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Maybe you should not digitize your communications


By Scott Bradner


In a ruling that flies in the face of common sense, the Unites States Court of Appeals for the First Circuit ruled in late June that it would not be illegal for the good folks at AOL, Hotmail, or any other commercial or non-commercial email service provider to read your mail.  The logic, if that is what it should be called, followed by the court in this case could have far more serious implications if this ruling is upheld or congress does not reword the wiretap law to make it less possible for a court to ignore the law's clear intent.


In the case, United States of America v. Bradford C Councilman, Councilman was accused of intercepting email sent from to subscribers of an Internet service provider Councilman ran.  He was accused of doing this because he was also in the book selling business and he thought he could get information from these email messages that would help him in his business.  Councilman argued that intercepting email messages the way he was accused of doing did not violate the US federal wiretap law because that law did not cover electronic communications that were in temporary storage, as the messages were in this case since the messages were temporarily stored on disk waiting for a user to retrieve them. The argument hinged on a wording difference between the definition of "wire communications" and "electronic communications" in the wiretap law.  The definition of wire communications includes "electronic storage" of communications but the definition of electronic communications does not include the "electronic storage" language.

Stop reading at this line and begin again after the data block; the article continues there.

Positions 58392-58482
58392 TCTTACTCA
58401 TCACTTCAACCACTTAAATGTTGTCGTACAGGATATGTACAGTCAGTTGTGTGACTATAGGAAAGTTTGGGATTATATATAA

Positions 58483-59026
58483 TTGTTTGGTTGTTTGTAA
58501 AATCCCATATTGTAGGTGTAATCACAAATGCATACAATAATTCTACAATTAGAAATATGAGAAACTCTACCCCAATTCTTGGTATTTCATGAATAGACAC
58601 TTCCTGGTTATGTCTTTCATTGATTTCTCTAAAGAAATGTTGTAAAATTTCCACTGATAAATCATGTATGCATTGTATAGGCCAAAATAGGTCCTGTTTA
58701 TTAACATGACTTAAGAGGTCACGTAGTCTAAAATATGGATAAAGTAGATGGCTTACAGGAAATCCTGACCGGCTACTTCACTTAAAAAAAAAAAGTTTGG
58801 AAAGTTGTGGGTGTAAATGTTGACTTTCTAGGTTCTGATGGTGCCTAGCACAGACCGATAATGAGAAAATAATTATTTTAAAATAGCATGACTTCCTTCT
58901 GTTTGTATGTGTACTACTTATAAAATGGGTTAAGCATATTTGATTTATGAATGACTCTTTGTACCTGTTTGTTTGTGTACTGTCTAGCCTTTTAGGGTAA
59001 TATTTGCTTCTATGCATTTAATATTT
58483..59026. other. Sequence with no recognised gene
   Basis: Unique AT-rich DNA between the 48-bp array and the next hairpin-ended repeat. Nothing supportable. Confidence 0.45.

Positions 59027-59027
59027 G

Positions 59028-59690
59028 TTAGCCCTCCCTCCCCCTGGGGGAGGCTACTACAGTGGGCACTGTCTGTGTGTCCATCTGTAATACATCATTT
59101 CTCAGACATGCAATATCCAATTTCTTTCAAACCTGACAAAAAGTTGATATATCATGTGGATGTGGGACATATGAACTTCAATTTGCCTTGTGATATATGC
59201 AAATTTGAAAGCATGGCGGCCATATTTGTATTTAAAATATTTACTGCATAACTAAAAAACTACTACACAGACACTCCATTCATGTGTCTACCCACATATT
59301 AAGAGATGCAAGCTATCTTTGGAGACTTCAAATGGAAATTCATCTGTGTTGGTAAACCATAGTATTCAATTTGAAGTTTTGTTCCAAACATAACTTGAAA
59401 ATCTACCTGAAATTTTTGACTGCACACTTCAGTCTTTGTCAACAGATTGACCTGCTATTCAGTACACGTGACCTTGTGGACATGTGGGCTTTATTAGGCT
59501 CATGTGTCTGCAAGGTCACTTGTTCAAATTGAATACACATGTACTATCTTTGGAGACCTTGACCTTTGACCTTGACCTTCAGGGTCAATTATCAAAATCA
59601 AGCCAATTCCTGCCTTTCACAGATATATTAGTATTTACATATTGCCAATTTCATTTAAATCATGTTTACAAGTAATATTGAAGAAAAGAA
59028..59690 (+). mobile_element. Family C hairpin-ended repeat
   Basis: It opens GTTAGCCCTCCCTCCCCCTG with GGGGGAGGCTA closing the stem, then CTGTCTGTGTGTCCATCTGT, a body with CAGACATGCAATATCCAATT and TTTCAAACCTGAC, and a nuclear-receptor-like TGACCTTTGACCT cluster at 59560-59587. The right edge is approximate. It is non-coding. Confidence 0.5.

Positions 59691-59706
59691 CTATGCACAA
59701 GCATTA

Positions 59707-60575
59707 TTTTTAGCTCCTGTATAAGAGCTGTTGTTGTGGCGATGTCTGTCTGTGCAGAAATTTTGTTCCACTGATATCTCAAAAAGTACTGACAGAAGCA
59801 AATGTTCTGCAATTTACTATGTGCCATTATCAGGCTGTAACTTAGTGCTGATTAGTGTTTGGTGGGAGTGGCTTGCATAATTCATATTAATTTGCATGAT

The trial court judge accepted Councilman's argument as did the Appeals Court.   The majority opinion in the Appeals Court said that they felt "that Congress meant to give lesser protection to electronic communications than to wire and oral communications." ( They did note that, under their interpretation,  "much of the protection [of the wiretap law] may have been eviscerated by the realities of modern technology."   The Appeals Court decision was a 2-1 decision and the very well written dissenting opinion by Judge Lipez basically said that the majority misunderstood the intent of congress.  The dissent also pointed out that, under the majority view, all types of electronic communication can legally be intercepted, not just email messages.  This is because all types of electronic communications are broken up into packets for transmission through the network and such packets sit, at least for a while, in buffers in routers.  If copying data from a temporary buffer is legal when it comes to email, it would also be legal when it comed to packets in a router buffer.  Judge Lipez said he found it inconceivable that this was what Congress intended when they wrote a law to protect the privacy of communications.


This opinion is certain to be appealed and maybe higher-level courts will be more persuaded by Judge Lipez 's analysis than by the word nitpicking of the majority.  In any case it would be a good idea for congress to remove the ability for such nitpicking to obscure the clear intent of the wiretap law.  In the meantime maybe you should take this as another reason to seriously look at encrypting your Internet communications (which you should already be doing in many cases).


disclaimer: I did not check to see if the Harvard Law School has a class in obscuring the clear intent of laws but it does seem like a useful defense attorney skill but the above observation and advice are from me not Harvard.